From music find­ing res­o­nance in the streets, we go the next stage in the call-and-response: the noise of the streets being echoed back in music. Last week, Janelle Mon­ae, Jiden­na and oth­er mem­bers of Monae’s Won­da­land Records col­lec­tive released their sur­prise sin­gle Hell You Talm­bout.” The day before, they had per­formed the song a capel­la at a march against police bru­tal­i­ty in Philadel­phia (the Won­da­land ros­ter was in Philly for a con­cert to pro­mote their Eep­hus EP, released on Friday).

Won­da­land artists per­form Hell You Talm­bout” at a con­cert in Philadel­phia on August 12, after the march against police brutality.

The col­lec­tive has per­formed sim­i­lar con­certs and at demon­stra­tions since, sig­nal­ing that the song has been com­posed with the clear intent that it be used, lit­er­al­ly, as a ral­ly­ing cry.

The record­ed song isn’t too far from the live ver­sion; the only instru­men­ta­tion comes in the form of march­ing band drums, which is rather unchar­ac­ter­is­tic of an artist known for com­plex and cre­ative pro­duc­tion. The only cho­rus is the refrain of the title; the only lyrics for the vers­es are the names of those mur­dered by the police or vig­i­lantes— Wal­ter Scott, Fred­die Gray, Aiyana Jones, Amadou Dial­lo, San­dra Bland, Miri­am Carey, Eric Gar­ner, Michael Brown, Trayvon Mar­tin, Emmett Till and oth­ers — fol­lowed by the com­mand say her name” or say his name.” The song’s inclu­sion of female vic­tims is sig­nif­i­cant: A com­mon crit­i­cism of the move­ment against police bru­tal­i­ty is that the treat­ment of black women doesn’t as often pro­voke the same response as that against black men.

Giv­en the song’s sim­plic­i­ty, it may sound tedious, but it is any­thing but. The past year has seen the com­mand of say her/​his name” become a reg­u­lar fix­ture at protests and vig­ils against police killings of African Amer­i­cans. Any­one who has seen it done with pur­pose can attest to its emo­tive pow­er. Mon­ae, Jiden­na and Won­da­land under­stood that the tar­get audi­ence for this song would know what they were hearing.

And the inclu­sion of the sharply rhyth­mic march­ing drums is delib­er­ate. Ver­sions per­formed in dif­fer­ent cities have includ­ed dif­fer­ent names, from Ramar­ley Gra­ham to slain Black Pan­ther leader Fred Hamp­ton. This isn’t just an encap­su­la­tion of the aes­thet­ics of protest, but a skill­ful chan­nel­ing of the rage under­gird­ing them — which, despite the song’s sev­en-minute length, nev­er dies away.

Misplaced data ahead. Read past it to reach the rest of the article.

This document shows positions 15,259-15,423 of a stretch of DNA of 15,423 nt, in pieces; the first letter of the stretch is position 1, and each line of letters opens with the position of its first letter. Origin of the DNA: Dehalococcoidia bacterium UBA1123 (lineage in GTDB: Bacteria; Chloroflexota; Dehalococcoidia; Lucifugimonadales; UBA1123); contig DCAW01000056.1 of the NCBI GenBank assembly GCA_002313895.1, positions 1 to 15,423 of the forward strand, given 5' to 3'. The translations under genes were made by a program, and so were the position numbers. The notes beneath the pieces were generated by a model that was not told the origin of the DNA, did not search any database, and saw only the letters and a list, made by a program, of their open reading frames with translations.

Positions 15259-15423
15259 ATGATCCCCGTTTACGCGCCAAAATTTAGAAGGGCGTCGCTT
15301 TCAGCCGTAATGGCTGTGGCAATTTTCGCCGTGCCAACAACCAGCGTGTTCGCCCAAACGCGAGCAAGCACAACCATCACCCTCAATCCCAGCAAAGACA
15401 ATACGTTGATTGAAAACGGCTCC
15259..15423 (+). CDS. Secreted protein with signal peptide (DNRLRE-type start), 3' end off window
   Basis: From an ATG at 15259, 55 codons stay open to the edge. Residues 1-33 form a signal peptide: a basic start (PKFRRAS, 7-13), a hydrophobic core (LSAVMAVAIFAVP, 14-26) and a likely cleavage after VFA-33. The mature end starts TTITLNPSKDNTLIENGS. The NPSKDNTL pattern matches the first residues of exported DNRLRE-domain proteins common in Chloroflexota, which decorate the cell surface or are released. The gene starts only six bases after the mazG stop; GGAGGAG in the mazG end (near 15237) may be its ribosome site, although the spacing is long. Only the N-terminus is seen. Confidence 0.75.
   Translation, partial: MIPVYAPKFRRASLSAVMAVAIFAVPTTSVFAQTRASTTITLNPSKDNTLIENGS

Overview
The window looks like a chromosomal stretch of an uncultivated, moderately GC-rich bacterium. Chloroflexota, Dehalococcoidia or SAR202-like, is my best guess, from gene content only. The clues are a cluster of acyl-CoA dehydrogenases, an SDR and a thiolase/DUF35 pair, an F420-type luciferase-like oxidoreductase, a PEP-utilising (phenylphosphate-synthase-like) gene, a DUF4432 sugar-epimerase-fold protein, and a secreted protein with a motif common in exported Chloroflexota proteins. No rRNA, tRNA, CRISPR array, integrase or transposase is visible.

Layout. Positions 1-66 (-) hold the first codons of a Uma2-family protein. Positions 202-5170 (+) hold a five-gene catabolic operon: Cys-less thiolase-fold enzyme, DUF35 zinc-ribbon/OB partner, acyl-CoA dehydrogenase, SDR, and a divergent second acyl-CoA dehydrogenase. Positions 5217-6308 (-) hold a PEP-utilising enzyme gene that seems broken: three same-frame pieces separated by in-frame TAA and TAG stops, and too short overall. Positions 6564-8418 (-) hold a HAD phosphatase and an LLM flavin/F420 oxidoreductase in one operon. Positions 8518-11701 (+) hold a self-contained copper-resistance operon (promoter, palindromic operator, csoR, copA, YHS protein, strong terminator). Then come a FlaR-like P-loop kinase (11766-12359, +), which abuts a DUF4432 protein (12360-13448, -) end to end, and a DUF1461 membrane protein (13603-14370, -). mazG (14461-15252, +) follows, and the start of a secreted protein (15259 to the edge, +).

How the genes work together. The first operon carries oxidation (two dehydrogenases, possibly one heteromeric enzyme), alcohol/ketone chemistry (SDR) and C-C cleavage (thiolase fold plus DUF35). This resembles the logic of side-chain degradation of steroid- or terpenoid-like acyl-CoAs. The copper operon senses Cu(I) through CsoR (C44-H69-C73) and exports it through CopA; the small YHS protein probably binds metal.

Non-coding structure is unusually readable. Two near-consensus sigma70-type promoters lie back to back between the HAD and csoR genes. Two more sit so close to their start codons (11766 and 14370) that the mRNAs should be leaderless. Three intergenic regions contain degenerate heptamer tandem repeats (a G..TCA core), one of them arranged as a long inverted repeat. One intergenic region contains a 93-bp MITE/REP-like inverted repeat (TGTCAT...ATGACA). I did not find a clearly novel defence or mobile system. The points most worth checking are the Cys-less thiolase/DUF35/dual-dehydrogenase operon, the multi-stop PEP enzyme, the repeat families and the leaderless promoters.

In a state­ment released on Instra­gram, Mon­ae declared:

This song is a ves­sel. It car­ries the unbear­able anguish of mil­lions. We record­ed it to chan­nel the pain, fear, and trau­ma caused by the ongo­ing slaugh­ter of our broth­ers and sis­ters. We record­ed it to chal­lenge the indif­fer­ence, dis­re­gard, and neg­li­gence of all who remain qui­et about this issue. Silence is our ene­my. Sound is our weapon. They say a ques­tion lives for­ev­er until it gets the answer it deserves. … Won’t you say their names?

The song has, sim­i­lar to Lamar’s Alright,” put cer­tain media gate­keep­ers on edge. The deci­sion of Today Show” pro­duc­ers to cut to com­mer­cial right as Mon­ae launched into a speech against police bru­tal­i­ty on Friday’s tele­cast is sad­ly pre­dictable. So is the network’s excuse that the per­for­mance was not inten­tion­al­ly cut off.”

In both of these songs and their real-world echoes, there is a strong sense of con­ver­gence, a reminder that what hap­pens in the under­ground doesn’t always stay under­ground and that the main­stream isn’t impen­e­tra­ble. It would be too sim­plis­tic to say that songs like these are some­how rad­i­cal­iz­ing” main­stream music. But the past year has shown that a move­ment can per­me­ate ideas into a main­stream that is usu­al­ly able to keep such ideas at bay. Times of strug­gle make col­li­sion inevitable. Nowhere is that per­haps more true than the Unit­ed States, which seems to spe­cial­ize in defer­ring dreams bound to explode.

Alexan­der Bil­let is a writer, poet and cul­tur­al crit­ic liv­ing in Chica­go. He is a found­ing edi­tor at Red Wedge mag­a­zine and has writ­ten for The Nation, Jacobin, New Pol­i­tics and oth­er out­lets. Fol­low him on Twit­ter: @UbuPamplemousse.